Just in case you have any doubt what Mary Kay Mann’s musical interests might be, your first clue might be the tiny wooden figure of Mann playing a Celtic harp on the mailbox outside her home, down a narrow tree-lined street in Media.
Step inside the house and you’re greeted by Celtic harps in the living room, which she uses for teaching.
You’re also greeted by her cats, Muffin and Bob. Muffin isn’t allowed on the table, but she leaps up to greet me, anyway.
Mann teaches Celtic harp, but she also teaches tin whistle and Irish flute, both traditional instruments. She also sings. And hailing back to her musical origins, she also teaches classical flute. Mann also performs.
“I always wanted to play music since I was 2 years old or something,” says Mann. “When we moved to the public school district, I was around 10 and they had classical flute lessons for free so I started with that.”
Playing classical flute took up much of the rest of Mann’s education. She graduated from the University of Delaware as an instrumental music major, with a concentration in classical flute, and wanted to be a band director. Those ambitions didn’t play out over the long term.
“I stopped playing classical music because it was too intense,” Mann says. She recalls a time when she was playing the piccolo in a really good amateur orchestra when the conductor stopped the entire rehearsal to single out the piccolo for a flat note. “I just said, ‘There’s got to be something else.’”
Over time, she was drawn into the world of Irish music, specifically the tin whistle, playing in bands at contra dancing events, which overlapped into Irish music.
Another reason Mann got into Irish music is her family background. She recalls her grandfather, who always talked about going to Ireland. He wasn’t from there, but his parents gave birth to him two years after they came to America. “He had heard so much from his peers about Ireland and always wanted to go back to Ireland, but he never made it,” says Mann.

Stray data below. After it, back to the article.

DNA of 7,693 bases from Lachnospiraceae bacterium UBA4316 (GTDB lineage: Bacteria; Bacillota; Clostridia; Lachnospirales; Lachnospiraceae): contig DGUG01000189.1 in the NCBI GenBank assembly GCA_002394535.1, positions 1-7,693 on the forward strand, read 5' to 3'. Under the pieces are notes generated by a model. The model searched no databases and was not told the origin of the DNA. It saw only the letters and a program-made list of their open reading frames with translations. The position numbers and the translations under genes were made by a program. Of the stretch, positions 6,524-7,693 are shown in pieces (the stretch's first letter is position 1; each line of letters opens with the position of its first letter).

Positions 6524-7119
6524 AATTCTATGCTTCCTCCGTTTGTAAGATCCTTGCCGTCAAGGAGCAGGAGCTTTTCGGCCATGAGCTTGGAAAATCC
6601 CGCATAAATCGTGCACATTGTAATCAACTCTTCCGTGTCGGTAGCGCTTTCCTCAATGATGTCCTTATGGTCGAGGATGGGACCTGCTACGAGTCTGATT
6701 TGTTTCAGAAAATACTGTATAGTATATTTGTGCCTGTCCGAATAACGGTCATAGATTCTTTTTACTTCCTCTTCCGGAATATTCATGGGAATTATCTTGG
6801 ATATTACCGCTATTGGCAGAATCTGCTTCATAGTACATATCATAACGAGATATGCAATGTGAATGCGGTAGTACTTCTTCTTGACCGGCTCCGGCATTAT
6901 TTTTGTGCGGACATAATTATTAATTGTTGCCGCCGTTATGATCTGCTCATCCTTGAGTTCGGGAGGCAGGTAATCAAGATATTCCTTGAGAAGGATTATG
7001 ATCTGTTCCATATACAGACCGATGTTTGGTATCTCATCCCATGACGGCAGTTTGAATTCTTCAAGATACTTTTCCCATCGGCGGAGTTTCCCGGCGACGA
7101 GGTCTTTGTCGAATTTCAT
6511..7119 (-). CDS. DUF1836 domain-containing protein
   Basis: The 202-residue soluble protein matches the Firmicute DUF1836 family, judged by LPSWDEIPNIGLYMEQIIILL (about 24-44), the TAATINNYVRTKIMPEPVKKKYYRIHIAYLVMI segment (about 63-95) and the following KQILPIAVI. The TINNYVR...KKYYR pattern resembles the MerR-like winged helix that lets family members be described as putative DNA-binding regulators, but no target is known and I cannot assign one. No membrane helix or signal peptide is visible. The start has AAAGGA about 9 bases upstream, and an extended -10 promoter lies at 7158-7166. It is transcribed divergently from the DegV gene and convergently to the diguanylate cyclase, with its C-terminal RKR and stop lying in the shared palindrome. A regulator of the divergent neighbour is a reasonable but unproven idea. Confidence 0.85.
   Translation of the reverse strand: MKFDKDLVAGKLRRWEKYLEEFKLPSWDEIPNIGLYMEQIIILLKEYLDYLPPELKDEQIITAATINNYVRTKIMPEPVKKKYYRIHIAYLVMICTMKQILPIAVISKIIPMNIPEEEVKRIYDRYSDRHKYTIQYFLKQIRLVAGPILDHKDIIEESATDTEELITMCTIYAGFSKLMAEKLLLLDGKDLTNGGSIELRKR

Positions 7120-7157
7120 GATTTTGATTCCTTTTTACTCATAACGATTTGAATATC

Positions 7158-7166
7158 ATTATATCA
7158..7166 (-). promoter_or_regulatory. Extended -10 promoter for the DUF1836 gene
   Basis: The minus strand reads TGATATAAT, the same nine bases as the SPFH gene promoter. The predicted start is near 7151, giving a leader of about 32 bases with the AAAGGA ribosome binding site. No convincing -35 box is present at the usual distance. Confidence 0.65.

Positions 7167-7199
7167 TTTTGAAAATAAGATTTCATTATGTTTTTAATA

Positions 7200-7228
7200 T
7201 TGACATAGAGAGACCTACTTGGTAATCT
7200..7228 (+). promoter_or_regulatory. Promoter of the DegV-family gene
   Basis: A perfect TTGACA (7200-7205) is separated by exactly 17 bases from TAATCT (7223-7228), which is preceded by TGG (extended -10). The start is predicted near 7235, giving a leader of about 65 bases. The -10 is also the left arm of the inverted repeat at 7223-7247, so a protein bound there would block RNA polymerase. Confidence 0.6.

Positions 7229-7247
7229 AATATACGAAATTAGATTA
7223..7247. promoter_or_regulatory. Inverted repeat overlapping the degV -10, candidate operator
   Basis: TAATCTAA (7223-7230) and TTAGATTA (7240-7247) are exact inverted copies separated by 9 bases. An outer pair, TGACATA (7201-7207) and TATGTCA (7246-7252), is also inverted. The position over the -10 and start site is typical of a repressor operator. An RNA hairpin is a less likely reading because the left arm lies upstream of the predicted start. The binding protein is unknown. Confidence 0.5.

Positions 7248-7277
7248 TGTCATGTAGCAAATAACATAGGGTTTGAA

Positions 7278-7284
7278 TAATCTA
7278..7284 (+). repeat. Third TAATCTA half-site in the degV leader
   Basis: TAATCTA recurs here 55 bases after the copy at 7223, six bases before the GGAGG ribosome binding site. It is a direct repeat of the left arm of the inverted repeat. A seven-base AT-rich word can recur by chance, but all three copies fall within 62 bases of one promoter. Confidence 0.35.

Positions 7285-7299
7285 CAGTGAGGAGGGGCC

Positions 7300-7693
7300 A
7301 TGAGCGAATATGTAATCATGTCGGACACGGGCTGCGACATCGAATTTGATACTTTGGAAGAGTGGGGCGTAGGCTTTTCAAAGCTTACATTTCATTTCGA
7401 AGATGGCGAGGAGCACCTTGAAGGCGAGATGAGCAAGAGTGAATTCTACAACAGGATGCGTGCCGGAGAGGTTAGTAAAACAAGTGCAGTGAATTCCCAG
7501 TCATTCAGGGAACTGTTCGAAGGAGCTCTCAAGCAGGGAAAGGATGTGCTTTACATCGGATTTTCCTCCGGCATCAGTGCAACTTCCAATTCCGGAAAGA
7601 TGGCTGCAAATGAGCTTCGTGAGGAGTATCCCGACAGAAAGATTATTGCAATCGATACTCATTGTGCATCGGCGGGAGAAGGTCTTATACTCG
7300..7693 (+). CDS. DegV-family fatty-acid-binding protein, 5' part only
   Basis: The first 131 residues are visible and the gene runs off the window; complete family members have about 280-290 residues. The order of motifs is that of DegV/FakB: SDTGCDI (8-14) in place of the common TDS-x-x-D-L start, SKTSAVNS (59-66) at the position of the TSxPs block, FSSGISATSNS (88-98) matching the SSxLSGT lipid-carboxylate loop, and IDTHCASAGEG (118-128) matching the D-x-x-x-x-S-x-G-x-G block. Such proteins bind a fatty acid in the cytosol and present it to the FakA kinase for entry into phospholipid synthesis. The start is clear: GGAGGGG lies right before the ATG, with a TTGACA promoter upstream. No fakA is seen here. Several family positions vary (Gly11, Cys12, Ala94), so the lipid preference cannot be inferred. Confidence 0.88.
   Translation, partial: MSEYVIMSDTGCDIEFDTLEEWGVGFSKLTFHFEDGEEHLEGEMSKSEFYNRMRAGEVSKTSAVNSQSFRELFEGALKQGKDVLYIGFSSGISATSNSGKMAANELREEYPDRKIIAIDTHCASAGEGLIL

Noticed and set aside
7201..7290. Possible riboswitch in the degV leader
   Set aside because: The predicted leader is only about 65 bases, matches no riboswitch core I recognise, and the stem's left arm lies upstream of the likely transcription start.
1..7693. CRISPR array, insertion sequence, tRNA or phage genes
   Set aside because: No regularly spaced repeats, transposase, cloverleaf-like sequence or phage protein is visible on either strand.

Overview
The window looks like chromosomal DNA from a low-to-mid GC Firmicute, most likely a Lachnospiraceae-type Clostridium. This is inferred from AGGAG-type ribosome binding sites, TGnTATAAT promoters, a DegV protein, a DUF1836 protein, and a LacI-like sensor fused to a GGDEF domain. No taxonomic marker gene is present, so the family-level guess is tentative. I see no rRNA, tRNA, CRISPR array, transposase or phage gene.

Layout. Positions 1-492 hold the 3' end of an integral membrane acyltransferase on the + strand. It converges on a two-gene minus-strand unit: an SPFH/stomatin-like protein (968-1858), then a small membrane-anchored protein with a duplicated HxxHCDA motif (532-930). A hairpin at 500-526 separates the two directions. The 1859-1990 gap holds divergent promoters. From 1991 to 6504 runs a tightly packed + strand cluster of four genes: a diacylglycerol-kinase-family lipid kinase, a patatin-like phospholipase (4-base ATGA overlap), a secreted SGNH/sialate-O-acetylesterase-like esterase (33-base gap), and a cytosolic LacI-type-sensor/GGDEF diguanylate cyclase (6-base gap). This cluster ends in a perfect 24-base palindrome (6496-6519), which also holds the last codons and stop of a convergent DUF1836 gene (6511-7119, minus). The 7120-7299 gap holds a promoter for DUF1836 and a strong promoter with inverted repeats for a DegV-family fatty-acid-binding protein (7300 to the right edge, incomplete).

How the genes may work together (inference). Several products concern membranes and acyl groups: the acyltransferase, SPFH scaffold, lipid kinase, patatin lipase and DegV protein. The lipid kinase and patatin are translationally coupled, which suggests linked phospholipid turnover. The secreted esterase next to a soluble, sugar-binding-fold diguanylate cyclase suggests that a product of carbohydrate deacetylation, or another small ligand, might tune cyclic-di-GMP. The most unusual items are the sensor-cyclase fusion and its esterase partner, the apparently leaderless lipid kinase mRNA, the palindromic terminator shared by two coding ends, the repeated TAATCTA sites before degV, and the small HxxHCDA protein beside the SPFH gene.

Mann prefers the freedom that comes with Irish music as opposed to classical music. There is a loose and improvisational spirit expressed in Irish music. You don’t necessarily have to read music to be able to play Irish tunes—although, with her classical background, Mann does.
“When you play Irish tunes you are supposed to improvise a little on them,” Mann explains. “If you play it in a concert setting, you don’t just play the melody the same way each time. So that’s a little bit of an intellectual and musical thing that I really like.”
Mann has performed concerts at festivals, churches, schools and retirement facilities, but the opportunities to play live music have dried up since the Covid shutdown.
Mann has also recorded CDs in the past but has no plans of making any more. Streaming services have made it nearly impossible for artists to make any money from the music they produce.
“I used to do concerts with my duos and we would sell 10 CDs for $15 each and that was cool,” Mann recalls. Once CD copiers became affordable, this business model began to make less sense and eventually it didn’t make financial sense to make CDs at all.
When Mann teaches, often she will ask her students what kind of music they like so that they can work on certain songs they know, but with Irish instruments. Mann has even helped one student work out Norwegian death metal songs on the Celtic harp.
“This year I would ask ‘who do you listen to and we can play some of their music,’ and kids just don’t know. They like certain songs, but they don’t necessarily seek out the artists who make that music,” Mann says.
Mann has found that teaching Irish music has been incredibly rewarding. Right now, she has students that range in age from 9 years old to decades older. One older student has been taking lessons for 25 years.
Mann’s students take lessons with her for any number of reasons, like entering Irish music competitions, playing in traditional Irish music sessions, or just to simply take on the intellectual challenge of learning a new instrument.
After teaching for so many years, Mann’s students have gone to all kinds of places. “I had these two girls, and their band went to Ireland and they sent me a picture with their tin whistles standing on the Cliffs of Moher—playing a tune called “The Cliffs of Moher.” That made my day,” she says. If you want to learn more about Mary Kay Mann’s Irish music lessons you can visit her website.